Bravehearts founder joins the ‘bloodbath’Jason Oxenbridge
Child protection campaigner Hetty Johnston, who has the Queensland election race, says the two-party system has corrupted democracy in the state.
Child protection campaigner Hetty Johnston has called for more independents to run in the Queensland election to fix the state’s “broken” political system.
The Bravehearts founder said she hoped her decision to contest the Beenleigh-based seat of Macalister, south of Brisbane, on November 25 would encourage others to follow suit in all electorates.
Ms Johnston, the state leader of the Democrats in the 1990s, said she decided to run as an independent because the major parties weren’t standing up for people in places like Beenleigh.
“Be the voice of the people that elected you,” she urged on Wednesday.
“Get into the parliament, work on the things that you’re expert at.
“I want to get my bum on a seat and I want to start thumping the table until we’re doing everything possible to make sure we’re nurturing, protecting and prioritising the children of today, who are the Australians of tomorrow.”
The 2015 Queensland Australian of the Year said One Nation candidates were trying to convince voters they were different to Labor and the LNP but were just the same – puppets of their party.
“I think our political system is totally broken,” she said.
Ms Johnston said good quality candidates were not nominating for state parliament because it was a “bloodbath”.
“They’re throwing insults at each other across the chamber and we’re just sitting back thinking if our children behaved like that we’d be outraged, we just wouldn’t allow it,” she said.
“We just have to raise the bar a little bit, I hope I can bring some of that.”
Ms Johnston, who once ran for Logan City Council, said child protection failures under Labor and the former LNP government were a huge factor in her decision to run.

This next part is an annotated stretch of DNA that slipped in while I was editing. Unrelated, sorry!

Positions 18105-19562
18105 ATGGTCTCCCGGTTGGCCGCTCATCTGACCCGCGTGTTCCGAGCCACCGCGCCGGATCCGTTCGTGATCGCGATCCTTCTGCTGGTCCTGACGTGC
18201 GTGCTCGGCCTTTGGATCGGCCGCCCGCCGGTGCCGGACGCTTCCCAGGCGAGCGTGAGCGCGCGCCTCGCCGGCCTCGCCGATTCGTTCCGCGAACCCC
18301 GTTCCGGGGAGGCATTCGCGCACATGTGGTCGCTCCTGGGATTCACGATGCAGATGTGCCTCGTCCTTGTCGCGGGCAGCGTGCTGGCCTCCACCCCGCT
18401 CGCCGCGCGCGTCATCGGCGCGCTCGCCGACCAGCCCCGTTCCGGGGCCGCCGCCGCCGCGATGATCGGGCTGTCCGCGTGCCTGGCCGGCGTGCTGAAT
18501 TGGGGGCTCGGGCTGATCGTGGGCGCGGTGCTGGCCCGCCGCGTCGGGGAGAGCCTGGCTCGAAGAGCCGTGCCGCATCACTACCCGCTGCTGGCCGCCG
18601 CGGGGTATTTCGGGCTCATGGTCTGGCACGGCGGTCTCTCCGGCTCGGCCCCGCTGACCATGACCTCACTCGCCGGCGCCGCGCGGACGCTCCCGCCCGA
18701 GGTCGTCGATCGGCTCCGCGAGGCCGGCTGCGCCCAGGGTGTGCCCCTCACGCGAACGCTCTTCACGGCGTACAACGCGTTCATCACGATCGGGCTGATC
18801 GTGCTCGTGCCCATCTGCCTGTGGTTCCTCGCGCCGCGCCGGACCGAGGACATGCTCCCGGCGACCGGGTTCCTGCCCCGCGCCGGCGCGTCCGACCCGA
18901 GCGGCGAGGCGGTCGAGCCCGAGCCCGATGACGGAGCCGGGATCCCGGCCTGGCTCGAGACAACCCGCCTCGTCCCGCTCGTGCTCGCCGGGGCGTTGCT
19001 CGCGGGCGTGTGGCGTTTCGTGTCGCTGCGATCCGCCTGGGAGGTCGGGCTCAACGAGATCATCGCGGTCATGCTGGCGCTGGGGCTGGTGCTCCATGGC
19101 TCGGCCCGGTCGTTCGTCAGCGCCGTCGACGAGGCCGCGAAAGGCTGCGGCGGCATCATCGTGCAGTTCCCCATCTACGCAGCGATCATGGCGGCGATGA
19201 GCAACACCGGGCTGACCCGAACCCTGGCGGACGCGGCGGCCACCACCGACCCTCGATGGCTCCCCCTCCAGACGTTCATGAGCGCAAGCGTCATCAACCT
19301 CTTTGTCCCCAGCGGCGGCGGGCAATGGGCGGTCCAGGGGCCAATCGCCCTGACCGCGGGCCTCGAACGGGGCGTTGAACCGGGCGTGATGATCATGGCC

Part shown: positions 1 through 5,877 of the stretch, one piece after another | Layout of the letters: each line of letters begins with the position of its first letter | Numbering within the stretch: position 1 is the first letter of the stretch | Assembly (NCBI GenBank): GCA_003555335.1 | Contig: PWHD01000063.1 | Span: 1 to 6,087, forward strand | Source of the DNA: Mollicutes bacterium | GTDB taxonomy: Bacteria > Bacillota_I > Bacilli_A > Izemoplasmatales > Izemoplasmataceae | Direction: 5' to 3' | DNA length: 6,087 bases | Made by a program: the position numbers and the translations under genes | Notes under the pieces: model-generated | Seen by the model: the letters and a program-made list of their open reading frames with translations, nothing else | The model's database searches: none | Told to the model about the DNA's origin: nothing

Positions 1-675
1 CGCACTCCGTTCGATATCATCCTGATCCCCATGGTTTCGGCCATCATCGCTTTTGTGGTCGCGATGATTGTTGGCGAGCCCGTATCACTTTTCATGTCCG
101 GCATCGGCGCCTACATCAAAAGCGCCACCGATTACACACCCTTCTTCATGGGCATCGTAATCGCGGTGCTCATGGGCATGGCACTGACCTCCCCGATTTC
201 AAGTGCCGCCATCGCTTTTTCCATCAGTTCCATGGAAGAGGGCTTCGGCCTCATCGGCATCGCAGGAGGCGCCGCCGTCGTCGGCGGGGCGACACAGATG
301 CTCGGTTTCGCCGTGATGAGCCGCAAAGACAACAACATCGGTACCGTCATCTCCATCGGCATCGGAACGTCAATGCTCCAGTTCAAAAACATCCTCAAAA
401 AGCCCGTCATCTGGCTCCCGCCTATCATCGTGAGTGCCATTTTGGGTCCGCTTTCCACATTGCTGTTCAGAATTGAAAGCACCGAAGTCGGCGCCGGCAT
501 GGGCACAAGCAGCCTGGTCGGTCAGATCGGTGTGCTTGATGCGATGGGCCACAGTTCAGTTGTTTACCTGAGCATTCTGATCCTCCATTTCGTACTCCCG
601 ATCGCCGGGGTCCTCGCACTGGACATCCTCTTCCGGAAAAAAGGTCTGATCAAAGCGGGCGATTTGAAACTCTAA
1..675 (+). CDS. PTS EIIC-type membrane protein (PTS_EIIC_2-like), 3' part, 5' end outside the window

“I think they’ve both had a go at it (fixing things). But I don’t think they really get it,” she told AAP.
“The (child safety) minister Shannon Fentiman is just lovely. But she’s not an expert in child protection.”
Ms Johnston said although her No.1 priority was to protect Queensland children, it didn’t make her a one-issue candidate.
Premier Annastacia Palaszczuk said she had great respect for Ms Johnston, who recently sat on an expert review panel of Queensland’s child protection systems.
It was established after several shocking cases that included the alleged murder of schoolgirl Tiahleigh Palmer and the death of toddler Mason Lee, who was known to child protection officers.
But Ms Palaszczuk wouldn’t be drawn on the prospect of working with Ms Johnston in parliament.
“Let’s be very clear here, I want my local candidate (Melissa McMahon) to be elected,” she said.
Macalister is notionally considered a safe Labor seat.
Ms Johnston will face off against Ms McMahon, the LNP’s Judi van Manen – wife of federal MP Bert van Manen – and the Greens’ Gabi Nehring.
The premier remained in far north Queensland on day four of the campaign on announcing a $134 million package to attract tourists to the Great Barrier Reef in Cairns.
Opposition Leader Tim Nicholls travelled to the Sunshine Coast where he promised to commit $300 million to stage one of the duplication of the rail line between Beerburrum and Nambour.